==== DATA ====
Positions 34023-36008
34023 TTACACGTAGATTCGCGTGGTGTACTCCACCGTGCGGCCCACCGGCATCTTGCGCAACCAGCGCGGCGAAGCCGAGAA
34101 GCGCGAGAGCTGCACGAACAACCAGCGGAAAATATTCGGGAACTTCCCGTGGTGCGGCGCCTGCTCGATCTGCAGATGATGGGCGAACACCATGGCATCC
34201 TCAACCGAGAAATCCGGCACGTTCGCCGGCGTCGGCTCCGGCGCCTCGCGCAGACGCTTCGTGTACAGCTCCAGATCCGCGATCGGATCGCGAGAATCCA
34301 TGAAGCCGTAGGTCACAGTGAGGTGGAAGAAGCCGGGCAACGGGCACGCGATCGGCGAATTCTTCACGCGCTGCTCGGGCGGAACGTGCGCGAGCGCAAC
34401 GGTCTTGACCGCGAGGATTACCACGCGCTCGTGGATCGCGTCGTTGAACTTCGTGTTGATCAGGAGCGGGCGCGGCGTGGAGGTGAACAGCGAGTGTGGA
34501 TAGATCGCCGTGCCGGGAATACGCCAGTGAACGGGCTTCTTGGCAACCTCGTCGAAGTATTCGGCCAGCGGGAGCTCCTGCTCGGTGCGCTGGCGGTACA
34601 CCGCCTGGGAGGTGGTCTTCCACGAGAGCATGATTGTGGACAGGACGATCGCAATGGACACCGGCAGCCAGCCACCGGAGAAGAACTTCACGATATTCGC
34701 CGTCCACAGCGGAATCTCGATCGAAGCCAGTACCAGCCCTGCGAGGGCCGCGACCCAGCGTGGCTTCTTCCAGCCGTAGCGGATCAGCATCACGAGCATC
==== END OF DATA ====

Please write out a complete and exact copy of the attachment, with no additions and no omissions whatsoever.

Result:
Positions 34023-36008
34023 TTACACGTAGATTCGCGTGGTGTACTCCACCGTGCGGCCCACCGGCATCTTGCGCAACCAGCGCGGCGAAGCCGAGAA
34101 GCGCGAGAGCTGCACGAACAACCAGCGGAAAATATTCGGGAACTTCCCGTGGTGCGGCGCCTGCTCGATCTGCAGATGATGGGCGAACACCATGGCATCC
34201 TCAACCGAGAAATCCGGCACGTTCGCCGGCGTCGGCTCCGGCGCCTCGCGCAGACGCTTCGTGTACAGCTCCAGATCCGCGATCGGATCGCGAGAATCCA
34301 TGAAGCCGTAGGTCACAGTGAGGTGGAAGAAGCCGGGCAACGGGCACGCGATCGGCGAATTCTTCACGCGCTGCTCGGGCGGAACGTGCGCGAGCGCAAC
34401 GGTCTTGACCGCGAGGATTACCACGCGCTCGTGGATCGCGTCGTTGAACTTCGTGTTGATCAGGAGCGGGCGCGGCGTGGAGGTGAACAGCGAGTGTGGA
34501 TAGATCGCCGTGCCGGGAATACGCCAGTGAACGGGCTTCTTGGCAACCTCGTCGAAGTATTCGGCCAGCGGGAGCTCCTGCTCGGTGCGCTGGCGGTACA
34601 CCGCCTGGGAGGTGGTCTTCCACGAGAGCATGATTGTGGACAGGACGATCGCAATGGACACCGGCAGCCAGCCACCGGAGAAGAACTTCACGATATTCGC
34701 CGTCCACAGCGGAATCTCGATCGAAGCCAGTACCAGCCCTGCGAGGGCCGCGACCCAGCGTGGCTTCTTCCAGCCGTAGCGGATCAGCATCACGAGCATC